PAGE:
In anticipation of the new Pan Am series beginning this Sunday, I bring you another Boeing 747 from Pan Am for this installment of Vintage Airline Seat Maps, a slight variation of the South American version I posted earlier this year. Seating a total of 412 passengers in three classes of service, this 747 was flying the skies in 1987. First Class seated 21 passengers in the pointy section and although not lie-flat, I’m certain the service made up for it. Here you’d definitely find me in 1J if I were solo, otherwise in row three with a companion.
In Business Class (“Clipper Class” in Pan Am terminology, which is by the way why the ‘C’ booking code came about at United for business class), the exceptionally spacious 2 x 2 x 2 layout had to be fantastic. Here I’d steer away from rows 10-13 with the proximity of the lavatories being annoying and instead prefer a seat in rows 14 to 16. The upper deck appears a bit more spacious than the other configuration and I’d probably be keen to sit in row seven or eight.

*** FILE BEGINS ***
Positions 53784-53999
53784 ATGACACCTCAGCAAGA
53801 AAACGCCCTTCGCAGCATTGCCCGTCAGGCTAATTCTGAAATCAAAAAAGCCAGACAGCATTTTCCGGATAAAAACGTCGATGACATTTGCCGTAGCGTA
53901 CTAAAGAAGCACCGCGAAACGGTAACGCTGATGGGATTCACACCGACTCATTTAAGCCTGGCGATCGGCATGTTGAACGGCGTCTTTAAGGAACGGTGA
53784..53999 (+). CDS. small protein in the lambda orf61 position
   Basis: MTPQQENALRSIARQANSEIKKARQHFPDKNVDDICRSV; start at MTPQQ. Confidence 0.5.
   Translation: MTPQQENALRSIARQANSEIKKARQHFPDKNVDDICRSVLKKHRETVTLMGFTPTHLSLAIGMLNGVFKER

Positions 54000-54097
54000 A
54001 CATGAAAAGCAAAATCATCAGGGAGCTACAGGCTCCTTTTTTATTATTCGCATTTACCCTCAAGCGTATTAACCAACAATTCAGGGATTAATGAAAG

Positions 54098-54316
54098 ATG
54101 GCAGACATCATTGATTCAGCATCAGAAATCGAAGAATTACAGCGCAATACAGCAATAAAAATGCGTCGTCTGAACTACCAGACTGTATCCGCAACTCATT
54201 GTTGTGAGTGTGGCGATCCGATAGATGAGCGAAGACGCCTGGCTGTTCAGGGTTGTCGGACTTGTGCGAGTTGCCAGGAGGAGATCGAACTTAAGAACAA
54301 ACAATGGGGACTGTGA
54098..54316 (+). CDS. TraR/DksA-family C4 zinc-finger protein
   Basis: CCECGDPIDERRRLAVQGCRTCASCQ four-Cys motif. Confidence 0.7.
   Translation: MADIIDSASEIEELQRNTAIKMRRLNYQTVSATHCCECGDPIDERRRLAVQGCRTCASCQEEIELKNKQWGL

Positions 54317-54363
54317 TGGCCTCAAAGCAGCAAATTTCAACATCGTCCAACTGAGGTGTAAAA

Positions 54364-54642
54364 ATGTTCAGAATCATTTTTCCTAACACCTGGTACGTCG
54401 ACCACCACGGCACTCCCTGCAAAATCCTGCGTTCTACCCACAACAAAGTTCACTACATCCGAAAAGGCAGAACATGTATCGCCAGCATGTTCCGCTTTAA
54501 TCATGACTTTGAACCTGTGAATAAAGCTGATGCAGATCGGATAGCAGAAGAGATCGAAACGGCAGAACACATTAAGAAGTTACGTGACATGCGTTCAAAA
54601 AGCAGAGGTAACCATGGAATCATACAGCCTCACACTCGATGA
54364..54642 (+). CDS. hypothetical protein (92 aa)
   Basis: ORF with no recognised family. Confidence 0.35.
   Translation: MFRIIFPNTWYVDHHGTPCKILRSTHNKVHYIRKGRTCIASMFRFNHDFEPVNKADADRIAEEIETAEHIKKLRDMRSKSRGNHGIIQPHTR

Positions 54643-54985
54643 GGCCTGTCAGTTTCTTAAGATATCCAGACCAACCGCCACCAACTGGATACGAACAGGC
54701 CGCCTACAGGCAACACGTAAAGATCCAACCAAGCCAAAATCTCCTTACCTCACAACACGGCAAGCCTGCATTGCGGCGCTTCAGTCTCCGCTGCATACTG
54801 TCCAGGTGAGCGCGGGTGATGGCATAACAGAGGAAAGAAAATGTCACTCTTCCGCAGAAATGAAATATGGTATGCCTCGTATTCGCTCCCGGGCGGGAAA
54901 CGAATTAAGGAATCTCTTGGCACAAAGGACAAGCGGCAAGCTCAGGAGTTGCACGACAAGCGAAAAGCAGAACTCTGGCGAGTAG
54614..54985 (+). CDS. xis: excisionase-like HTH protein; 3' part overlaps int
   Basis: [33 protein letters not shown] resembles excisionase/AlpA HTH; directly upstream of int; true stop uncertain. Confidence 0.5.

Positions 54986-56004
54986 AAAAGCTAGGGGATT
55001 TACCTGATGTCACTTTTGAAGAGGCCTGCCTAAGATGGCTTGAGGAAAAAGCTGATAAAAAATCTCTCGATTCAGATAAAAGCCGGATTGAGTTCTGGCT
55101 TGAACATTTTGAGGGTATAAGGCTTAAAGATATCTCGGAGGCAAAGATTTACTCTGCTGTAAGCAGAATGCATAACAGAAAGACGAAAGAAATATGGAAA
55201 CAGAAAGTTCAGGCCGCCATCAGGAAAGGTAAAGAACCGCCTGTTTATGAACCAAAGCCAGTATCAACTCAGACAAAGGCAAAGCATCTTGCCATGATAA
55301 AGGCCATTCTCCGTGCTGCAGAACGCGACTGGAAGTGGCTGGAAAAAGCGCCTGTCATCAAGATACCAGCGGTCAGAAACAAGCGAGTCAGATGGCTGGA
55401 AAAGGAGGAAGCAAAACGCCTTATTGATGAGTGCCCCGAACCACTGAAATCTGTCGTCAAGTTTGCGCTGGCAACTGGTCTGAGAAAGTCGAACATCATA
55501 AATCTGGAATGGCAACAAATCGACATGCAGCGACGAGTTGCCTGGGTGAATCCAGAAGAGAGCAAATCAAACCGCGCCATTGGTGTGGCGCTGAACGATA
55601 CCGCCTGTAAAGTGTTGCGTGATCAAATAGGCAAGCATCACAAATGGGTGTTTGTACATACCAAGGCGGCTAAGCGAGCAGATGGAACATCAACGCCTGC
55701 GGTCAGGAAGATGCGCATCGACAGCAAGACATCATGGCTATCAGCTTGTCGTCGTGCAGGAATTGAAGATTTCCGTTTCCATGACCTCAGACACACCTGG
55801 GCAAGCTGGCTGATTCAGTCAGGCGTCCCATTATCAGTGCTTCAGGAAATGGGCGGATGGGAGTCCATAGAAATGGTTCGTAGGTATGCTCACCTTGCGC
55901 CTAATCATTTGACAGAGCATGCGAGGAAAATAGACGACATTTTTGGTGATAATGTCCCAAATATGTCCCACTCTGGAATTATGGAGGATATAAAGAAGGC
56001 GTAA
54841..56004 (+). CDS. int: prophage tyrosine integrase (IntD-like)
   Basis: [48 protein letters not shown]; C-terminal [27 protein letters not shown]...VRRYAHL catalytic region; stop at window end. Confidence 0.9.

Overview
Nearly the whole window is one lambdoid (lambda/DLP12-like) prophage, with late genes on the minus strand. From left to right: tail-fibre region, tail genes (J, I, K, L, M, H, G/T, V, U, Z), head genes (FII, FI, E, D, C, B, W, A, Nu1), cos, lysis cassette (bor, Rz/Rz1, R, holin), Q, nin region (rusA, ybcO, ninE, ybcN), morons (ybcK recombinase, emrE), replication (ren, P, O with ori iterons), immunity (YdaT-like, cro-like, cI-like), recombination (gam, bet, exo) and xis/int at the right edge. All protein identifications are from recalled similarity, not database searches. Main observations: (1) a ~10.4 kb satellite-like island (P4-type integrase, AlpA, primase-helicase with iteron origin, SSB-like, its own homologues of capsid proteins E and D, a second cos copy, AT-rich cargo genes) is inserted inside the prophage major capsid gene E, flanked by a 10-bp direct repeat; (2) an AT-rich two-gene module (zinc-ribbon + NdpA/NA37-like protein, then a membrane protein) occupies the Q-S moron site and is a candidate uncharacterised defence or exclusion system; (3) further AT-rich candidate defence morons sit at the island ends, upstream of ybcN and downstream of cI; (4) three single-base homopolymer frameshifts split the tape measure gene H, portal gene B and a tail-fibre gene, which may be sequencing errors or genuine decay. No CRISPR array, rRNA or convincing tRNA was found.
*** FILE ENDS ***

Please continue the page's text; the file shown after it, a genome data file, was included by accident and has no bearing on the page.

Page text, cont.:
Economy class had the typical 3 x 4 x 3 layout, but with a generous amount of two-seaters in rows 39 through 45 and then in the common tail ender rows of 54 through 56. If I couldn’t snag an exit row aisle, I’d probably pick a ‘G’ aisle seat in the hope no one was in the ‘F’ seat as is most common on the 747s with a lighter load. Having the seat next to you open in economy on a long haul makes for a much more comfortable and enjoyable trip. Also interesting to note are the 10 lavatories for economy class… I don’t think you’d find that in economy on today’s 747s.
Where would you sit?